Claire Mindus

Ph.D. Candidate

I completed my M.Sc. in Animal Science in France in 2015, majoring in Animal Production. Various internships allowed me to gain experience working on welfare and behaviour research projects on many animal species (goat, pig, rhesus macaque, sheep, broiler) and agricultural systems. Following my masters, I worked at the Technical Institute for Poultry in France for 16 months. I managed many European projects on laying hens’ and broilers’ health, welfare and behavior with a focus on feather pecking in non-beak-trimmed laying hens. Severe feather pecking behaviour (grasping, pulling and sometimes removal of feathers from a hen to another) has been a global problem for the laying hen industry for decades. It causes injury, cannibalism and even death in commercial flocks. In Europe, in order to reduce/prevent this behavior, laying hens are being beak-trimmed at a young age– which causes another welfare problem.

I decided to continue my work on feather pecking by joining Dr. Harlander’s team at the University of Guelph in May 2017 as a Ph.D. student. Previous studies on animals suggest a link between gut microbiota, social behaviors, and well-being. Feather pecking is triggered by a low serotonin (a metabolite of amino-acid Tryptophan, primarily found in the gastrointestinal tract) neurotransmission. My current on-going research is focusing on the possible link between specific microorganisms that live in the digestive tracts of birds expressing high or low levels of feather pecking behaviour. We know from a previous study that the genus Lactobacillus is less abundant in the ceca of High feather pecking birds compared to Low feather pecking birds. By supplementing half of birds with a pure strain of bacteria (belonging to Lactobacillus), for 9 weeks, we will look at the changes in gut physiology and behavior. Identifying microbes and microbial products to prevent feather pecking could lead to a partnership with the feed industry, to commercialize potential new probiotics and to benefit millions of laying hens.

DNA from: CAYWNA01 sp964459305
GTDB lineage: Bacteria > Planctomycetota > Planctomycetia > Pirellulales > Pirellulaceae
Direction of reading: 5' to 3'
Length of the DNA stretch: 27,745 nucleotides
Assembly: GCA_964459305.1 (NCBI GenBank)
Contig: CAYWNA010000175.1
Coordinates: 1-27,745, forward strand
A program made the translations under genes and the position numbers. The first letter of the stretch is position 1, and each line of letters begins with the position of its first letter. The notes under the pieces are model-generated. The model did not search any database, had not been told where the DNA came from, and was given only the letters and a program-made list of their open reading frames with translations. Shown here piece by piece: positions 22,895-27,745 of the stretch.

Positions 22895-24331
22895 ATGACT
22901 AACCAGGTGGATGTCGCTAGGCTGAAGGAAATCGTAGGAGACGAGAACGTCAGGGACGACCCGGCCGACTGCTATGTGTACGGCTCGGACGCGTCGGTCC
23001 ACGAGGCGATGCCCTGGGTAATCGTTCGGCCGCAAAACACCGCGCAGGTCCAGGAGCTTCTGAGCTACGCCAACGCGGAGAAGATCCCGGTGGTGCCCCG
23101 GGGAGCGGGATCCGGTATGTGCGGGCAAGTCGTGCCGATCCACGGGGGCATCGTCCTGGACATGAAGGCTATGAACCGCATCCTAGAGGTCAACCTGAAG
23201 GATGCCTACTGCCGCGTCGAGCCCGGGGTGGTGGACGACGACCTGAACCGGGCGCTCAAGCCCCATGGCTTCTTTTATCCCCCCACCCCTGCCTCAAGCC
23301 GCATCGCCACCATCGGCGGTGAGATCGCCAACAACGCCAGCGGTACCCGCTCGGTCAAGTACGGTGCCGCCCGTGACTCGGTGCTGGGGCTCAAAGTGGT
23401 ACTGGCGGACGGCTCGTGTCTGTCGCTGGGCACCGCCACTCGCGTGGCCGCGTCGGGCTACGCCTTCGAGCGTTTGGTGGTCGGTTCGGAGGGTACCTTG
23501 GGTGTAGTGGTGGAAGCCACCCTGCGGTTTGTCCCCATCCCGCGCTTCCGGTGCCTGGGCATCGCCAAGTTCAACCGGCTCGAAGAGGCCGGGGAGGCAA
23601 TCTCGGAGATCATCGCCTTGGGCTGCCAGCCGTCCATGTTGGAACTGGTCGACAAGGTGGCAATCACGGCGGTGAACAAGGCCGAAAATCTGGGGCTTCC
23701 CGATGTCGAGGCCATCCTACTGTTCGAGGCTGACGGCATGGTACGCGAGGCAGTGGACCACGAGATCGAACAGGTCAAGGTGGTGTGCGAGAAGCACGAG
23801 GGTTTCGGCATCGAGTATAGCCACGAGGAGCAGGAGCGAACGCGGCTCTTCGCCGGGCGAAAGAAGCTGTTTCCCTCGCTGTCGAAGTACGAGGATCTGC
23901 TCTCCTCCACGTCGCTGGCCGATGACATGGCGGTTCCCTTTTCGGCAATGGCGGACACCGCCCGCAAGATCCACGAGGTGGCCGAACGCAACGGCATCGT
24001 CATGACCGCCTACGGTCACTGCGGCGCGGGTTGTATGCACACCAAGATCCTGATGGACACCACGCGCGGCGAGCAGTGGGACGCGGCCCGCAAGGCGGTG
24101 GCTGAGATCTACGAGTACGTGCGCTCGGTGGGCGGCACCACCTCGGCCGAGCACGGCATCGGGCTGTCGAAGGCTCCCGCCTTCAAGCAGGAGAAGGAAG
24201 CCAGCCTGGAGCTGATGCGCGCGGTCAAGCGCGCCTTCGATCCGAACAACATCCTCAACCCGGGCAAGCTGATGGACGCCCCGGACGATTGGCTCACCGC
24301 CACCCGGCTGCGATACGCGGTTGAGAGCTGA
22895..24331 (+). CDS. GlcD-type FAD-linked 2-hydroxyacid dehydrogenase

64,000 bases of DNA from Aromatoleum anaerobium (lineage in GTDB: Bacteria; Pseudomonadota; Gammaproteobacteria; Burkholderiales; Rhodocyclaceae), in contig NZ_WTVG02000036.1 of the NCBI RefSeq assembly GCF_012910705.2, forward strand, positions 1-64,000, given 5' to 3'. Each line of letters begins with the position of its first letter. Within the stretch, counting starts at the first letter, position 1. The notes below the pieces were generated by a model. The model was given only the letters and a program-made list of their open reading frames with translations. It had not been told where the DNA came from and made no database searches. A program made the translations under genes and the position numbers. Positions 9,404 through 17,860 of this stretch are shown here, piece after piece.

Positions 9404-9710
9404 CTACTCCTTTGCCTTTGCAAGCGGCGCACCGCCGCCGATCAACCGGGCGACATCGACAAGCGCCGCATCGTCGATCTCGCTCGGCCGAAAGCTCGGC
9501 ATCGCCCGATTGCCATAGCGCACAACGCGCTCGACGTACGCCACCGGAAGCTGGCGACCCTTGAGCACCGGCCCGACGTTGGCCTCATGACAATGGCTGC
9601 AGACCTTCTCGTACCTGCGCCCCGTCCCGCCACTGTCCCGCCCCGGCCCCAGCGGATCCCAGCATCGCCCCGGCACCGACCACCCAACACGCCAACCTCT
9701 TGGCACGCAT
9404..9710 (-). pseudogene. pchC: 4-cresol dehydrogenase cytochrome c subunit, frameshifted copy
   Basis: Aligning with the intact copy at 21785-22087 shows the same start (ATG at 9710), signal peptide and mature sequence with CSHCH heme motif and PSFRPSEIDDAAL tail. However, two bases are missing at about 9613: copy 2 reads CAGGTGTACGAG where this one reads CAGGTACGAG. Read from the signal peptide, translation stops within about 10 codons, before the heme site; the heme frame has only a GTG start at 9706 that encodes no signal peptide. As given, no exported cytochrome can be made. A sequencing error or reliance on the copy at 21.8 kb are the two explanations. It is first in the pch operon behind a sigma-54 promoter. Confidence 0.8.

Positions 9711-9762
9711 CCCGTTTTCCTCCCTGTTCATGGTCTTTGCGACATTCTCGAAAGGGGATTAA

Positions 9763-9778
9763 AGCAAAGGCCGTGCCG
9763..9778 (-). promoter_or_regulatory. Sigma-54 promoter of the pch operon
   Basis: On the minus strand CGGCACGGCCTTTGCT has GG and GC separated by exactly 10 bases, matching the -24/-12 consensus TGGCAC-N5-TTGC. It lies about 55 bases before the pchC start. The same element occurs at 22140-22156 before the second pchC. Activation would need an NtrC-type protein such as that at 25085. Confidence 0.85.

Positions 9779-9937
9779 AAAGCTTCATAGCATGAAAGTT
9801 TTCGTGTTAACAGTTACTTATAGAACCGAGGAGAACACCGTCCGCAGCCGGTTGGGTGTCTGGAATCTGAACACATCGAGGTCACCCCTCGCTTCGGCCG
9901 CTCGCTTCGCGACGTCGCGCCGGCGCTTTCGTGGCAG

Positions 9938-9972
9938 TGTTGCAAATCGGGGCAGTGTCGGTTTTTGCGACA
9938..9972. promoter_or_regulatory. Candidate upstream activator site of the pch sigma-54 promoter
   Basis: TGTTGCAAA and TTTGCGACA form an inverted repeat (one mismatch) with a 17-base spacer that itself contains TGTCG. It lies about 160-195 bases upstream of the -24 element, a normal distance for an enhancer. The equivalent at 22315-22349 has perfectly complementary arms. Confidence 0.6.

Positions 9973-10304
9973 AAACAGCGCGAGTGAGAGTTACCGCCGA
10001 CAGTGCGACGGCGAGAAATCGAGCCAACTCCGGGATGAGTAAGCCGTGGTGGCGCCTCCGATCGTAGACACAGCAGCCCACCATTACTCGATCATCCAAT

In my free time, I like to travel and discover more of the world around me.